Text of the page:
Elizabeth Warren Confirms She’d Decriminalize Illegal Border Crossings If Elected President

Zachary Stieber
By Zachary Stieber
July 30, 2019Politics
Elizabeth Warren Confirms She’d Decriminalize Illegal Border Crossings If Elected President
Sen. Bernie Sanders (I-Vt.) and Sen. Elizabeth Warren (D-Mass.) participate in the first of two Democratic presidential primary debates hosted by CNN in the Fox Theatre in Detroit on July 30, 2019. (AP Photo/Paul Sancya)

Sen. Elizabeth Warren (D-Mass.) said she would decriminalize illegal border crossings, which are currently a criminal offense, if she were elected president in 2020.

CNN moderator Dana Bash asked her about the issue during the July 30 debate.

“Senator Warren, you say the provision making illegal border crossings a crime is totally unnecessary. Please respond,” Bash said.

“So the problem is that right now, the criminalization statute is what gives Donald Trump the ability to take children away from their parents,” Warren responded. “It’s what gives him the ability to lock up people at our borders. We need to continue to have border security and we can do that, but what we can’t do is not live our values. I’ve been down to the border. I have seen the mothers. I have seen the cages of babies. We must be a country that every day lives our values.”

Warren was interrupted by Bash, who said: “Just to clarify, would you decriminalize illegal border crossings?”

democrats at debate
Democratic presidential candidate Sen. Elizabeth Warren (D-Mass.) (C) speaks while author Marianne Williamson, (L-R), Rep. Tim Ryan (D-Ohio), Sen. Amy Klobuchar (D-Minn.), Indiana Mayor Pete Buttigieg, Sen. Bernie Sanders (I-Vt.), former Texas congressman Beto O’Rourke, former Colorado governor John Hickenlooper, former Maryland congressman John Delaney, and Montana Gov. Steve Bullock take the stage at the beginning of the Democratic Presidential Debate in Detroit, Michigan at the Fox Theatre on July 30, 2019. (Justin Sullivan/Getty Images)

“Yes,” Warren said.

“The point is not about criminalization. That has given Donald Trump the tool to break families apart,” she claimed. “One way to fix it is to decriminalize. That’s the whole point.”

Only 27 percent of respondents to a Marist/NPR poll this month said that illegally crossing the border should be decriminalized. Forty-seven percent of Democrats, 68 percent of Independents, and 87 percent of Republicans thought it was a bad idea.

Sen. Bernie Sanders (I-Vt.) also said he’d decriminalize border crossings if elected, saying he doesn’t consider women and children who walked thousands of miles as criminals.

Rep. Tim Ryan (D-Ohio), former Rep. Robert “Beto” O’Rourke (D-Texas), and Montana Gov. Steve Bullock were among those saying they wouldn’t decriminalize border crossings.

“Right now if you want to come into the country you should at least ring the doorbell,” Ryan said.

NTD Photo
Former Texas Rep. Beto O’Rourke (D-Texas) speaks as former Colorado Gov. John Hickenlooper listens during the first of two Democratic presidential primary debates hosted by CNN in the Fox Theatre in Detroit, Michigan on July 30, 2019. (AP Photo/Paul Sancya)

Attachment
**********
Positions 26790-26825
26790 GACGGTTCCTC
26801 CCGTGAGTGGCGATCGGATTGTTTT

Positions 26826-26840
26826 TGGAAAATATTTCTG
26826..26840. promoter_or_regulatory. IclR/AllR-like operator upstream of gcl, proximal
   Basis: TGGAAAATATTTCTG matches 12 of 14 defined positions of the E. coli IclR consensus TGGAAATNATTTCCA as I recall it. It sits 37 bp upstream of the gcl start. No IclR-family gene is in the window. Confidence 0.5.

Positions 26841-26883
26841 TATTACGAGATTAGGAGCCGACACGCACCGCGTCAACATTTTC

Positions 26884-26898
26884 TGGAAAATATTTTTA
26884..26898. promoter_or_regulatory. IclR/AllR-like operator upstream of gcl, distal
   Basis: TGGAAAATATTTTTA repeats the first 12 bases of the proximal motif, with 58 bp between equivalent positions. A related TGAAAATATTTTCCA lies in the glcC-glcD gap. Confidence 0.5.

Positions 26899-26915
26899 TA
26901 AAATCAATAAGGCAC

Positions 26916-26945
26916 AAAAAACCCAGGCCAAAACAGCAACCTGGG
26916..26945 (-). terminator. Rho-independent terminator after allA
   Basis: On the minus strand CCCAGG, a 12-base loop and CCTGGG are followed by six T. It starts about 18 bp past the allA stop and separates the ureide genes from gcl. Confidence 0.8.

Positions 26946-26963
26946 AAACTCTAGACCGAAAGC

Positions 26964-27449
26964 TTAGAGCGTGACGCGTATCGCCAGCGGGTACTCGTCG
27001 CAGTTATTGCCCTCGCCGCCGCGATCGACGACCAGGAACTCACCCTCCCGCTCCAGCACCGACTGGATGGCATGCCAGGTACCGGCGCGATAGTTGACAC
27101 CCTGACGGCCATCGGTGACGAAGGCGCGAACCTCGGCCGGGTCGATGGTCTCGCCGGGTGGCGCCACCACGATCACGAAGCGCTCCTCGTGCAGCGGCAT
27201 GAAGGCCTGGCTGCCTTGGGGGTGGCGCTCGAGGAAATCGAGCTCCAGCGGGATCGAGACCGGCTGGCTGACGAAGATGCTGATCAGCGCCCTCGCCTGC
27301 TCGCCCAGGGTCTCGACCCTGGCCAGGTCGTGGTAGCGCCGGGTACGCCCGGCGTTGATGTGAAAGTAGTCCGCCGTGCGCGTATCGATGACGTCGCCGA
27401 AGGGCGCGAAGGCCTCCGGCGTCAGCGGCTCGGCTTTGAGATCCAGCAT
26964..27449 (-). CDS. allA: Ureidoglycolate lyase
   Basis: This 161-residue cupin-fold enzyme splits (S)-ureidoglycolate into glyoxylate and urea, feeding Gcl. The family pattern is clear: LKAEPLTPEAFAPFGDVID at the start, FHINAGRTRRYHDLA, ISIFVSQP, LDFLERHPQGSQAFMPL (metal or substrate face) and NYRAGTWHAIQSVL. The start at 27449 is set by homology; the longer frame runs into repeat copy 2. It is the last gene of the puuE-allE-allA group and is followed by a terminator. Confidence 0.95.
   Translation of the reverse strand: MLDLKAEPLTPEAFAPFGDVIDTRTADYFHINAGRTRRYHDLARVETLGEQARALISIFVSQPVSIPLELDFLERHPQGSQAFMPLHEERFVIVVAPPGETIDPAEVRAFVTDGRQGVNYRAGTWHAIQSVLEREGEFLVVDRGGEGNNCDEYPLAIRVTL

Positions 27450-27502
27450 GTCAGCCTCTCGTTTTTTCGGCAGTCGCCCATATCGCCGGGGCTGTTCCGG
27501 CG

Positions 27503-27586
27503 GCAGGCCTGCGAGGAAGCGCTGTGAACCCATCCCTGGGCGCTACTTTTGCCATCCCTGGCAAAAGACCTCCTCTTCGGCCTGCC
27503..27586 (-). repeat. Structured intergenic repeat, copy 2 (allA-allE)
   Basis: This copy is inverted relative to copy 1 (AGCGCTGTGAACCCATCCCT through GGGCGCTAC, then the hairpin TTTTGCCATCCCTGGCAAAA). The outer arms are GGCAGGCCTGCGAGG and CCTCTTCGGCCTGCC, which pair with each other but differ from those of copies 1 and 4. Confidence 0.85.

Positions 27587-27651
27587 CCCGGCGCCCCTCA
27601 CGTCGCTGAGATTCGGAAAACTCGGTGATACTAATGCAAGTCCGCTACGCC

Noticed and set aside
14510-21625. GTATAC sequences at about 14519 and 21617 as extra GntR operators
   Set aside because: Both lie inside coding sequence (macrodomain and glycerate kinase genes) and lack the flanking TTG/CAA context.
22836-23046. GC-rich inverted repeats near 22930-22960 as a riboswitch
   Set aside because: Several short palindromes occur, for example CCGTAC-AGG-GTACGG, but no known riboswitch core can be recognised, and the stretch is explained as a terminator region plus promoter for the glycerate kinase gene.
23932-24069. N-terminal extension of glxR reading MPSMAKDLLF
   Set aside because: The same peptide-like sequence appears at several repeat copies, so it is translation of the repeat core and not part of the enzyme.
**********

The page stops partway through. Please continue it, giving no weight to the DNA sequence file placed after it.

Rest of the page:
O’Rourke said he will overhaul immigration policy enough that “I expect people who come here to follow our laws and we reserve the right to criminally prosecute them.”

Bullock said decriminalizing may “play into Donald Trump’s hands.”

Nine out of the 10 candidates said they’d decriminalize crossings at an MSNBC debate last month.

Former Vice President Joe Biden, Sens. Sanders, Kamala Harris (D-Calif.), and Kirsten Gillibrand (D-N.Y.), Rep. Eric Swalwell (D-Calif.)—who has since withdrawn from the race, former Colorado Gov. John Hickenlooper, businessman Andrew Yang, author Marianne Williamson, and South Bend, Indiana, Mayor Pete Buttigieg all raised their hands to indicate they’d support the change.

Democratic presidential debate
Democratic presidential hopefuls (from L) Bill de Blasio, Tim Ryan, Julian Castro, Cory Booker, Elizabeth Warren, Beto O’Rourke, Amy Klobuchar, Tulsi Gabbard, Jay Inslee and John Delaney participate in the first Democratic primary debate of the 2020 presidential campaign season hosted by NBC News on June 26, 2019. (Jim Watson/AFP/Getty Images)

Sen. Michael Bennet (D-Colo.) was the only one who didn’t raise his hand.

Swalwell has since dropped out of the race.

Buttigieg reversed his answer on Tuesday, saying: “When I am president, illegally crossing will still be illegal.”

“If fraud is involved, then that’s suitable for the criminal statute. If not, then that should be handled under civil law,” he added when a moderator noted that he raised his hand last month.

Candidates were also asked if their healthcare proposals would cover illegal immigrants. Sanders said his would, adding he considers healthcare a “human right.” Ryan hit back, saying that Americans pay for their healthcare and so should illegal immigrants.

The Associated Press contributed to this report.

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